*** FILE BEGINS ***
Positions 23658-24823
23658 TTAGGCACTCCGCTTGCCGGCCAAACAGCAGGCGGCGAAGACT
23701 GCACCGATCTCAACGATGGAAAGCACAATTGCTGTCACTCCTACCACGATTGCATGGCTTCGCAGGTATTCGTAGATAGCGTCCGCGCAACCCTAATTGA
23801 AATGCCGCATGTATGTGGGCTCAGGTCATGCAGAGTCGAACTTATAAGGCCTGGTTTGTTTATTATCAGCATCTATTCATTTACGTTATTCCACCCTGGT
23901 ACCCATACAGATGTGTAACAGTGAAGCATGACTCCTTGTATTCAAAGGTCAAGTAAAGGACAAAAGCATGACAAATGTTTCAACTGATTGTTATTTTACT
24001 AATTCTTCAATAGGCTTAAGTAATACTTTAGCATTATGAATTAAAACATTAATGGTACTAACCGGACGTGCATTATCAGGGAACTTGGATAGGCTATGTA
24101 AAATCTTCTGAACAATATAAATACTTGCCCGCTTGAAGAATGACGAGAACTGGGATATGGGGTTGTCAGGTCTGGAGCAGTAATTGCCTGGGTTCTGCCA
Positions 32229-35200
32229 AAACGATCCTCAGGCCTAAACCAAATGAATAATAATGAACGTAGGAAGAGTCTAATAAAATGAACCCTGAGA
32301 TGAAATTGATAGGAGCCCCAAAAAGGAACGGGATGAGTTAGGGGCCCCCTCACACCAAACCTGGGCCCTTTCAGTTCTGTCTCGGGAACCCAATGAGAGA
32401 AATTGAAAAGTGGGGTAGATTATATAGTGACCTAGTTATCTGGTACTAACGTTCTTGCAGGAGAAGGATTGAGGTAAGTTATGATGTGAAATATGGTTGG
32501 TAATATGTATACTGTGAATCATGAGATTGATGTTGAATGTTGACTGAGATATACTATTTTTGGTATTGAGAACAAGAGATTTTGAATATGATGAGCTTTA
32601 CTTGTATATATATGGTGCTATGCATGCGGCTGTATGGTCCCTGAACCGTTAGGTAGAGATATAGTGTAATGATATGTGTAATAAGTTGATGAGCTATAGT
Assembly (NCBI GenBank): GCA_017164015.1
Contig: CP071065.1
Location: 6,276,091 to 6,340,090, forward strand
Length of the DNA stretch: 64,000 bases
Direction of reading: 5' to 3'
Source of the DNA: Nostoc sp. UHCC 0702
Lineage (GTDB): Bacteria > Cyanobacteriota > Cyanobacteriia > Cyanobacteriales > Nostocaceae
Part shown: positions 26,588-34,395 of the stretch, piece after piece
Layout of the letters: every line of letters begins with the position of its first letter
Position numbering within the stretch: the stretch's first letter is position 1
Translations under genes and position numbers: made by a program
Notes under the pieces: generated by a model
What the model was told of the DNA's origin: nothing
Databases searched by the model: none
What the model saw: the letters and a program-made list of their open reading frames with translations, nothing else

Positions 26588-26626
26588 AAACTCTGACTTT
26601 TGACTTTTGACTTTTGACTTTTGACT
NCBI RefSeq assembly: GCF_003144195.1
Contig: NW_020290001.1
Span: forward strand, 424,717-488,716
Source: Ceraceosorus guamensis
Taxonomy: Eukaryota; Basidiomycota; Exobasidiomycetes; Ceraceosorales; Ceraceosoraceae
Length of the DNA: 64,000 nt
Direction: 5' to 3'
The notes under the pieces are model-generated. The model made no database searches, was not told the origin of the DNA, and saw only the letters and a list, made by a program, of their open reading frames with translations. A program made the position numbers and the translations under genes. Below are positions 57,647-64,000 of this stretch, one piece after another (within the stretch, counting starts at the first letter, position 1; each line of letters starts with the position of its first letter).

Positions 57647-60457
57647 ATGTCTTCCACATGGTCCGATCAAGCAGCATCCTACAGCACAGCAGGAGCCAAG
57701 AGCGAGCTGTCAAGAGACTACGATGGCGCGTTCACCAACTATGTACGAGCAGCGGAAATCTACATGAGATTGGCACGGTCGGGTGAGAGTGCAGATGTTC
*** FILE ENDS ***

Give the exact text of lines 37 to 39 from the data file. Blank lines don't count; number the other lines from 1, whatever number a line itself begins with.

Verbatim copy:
Length of the DNA: 64,000 nt
Direction: 5' to 3'
The notes under the pieces are model-generated. The model made no database searches, was not told the origin of the DNA, and saw only the letters and a list, made by a program, of their open reading frames with translations. A program made the position numbers and the translations under genes. Below are positions 57,647-64,000 of this stretch, one piece after another (within the stretch, counting starts at the first letter, position 1; each line of letters starts with the position of its first letter).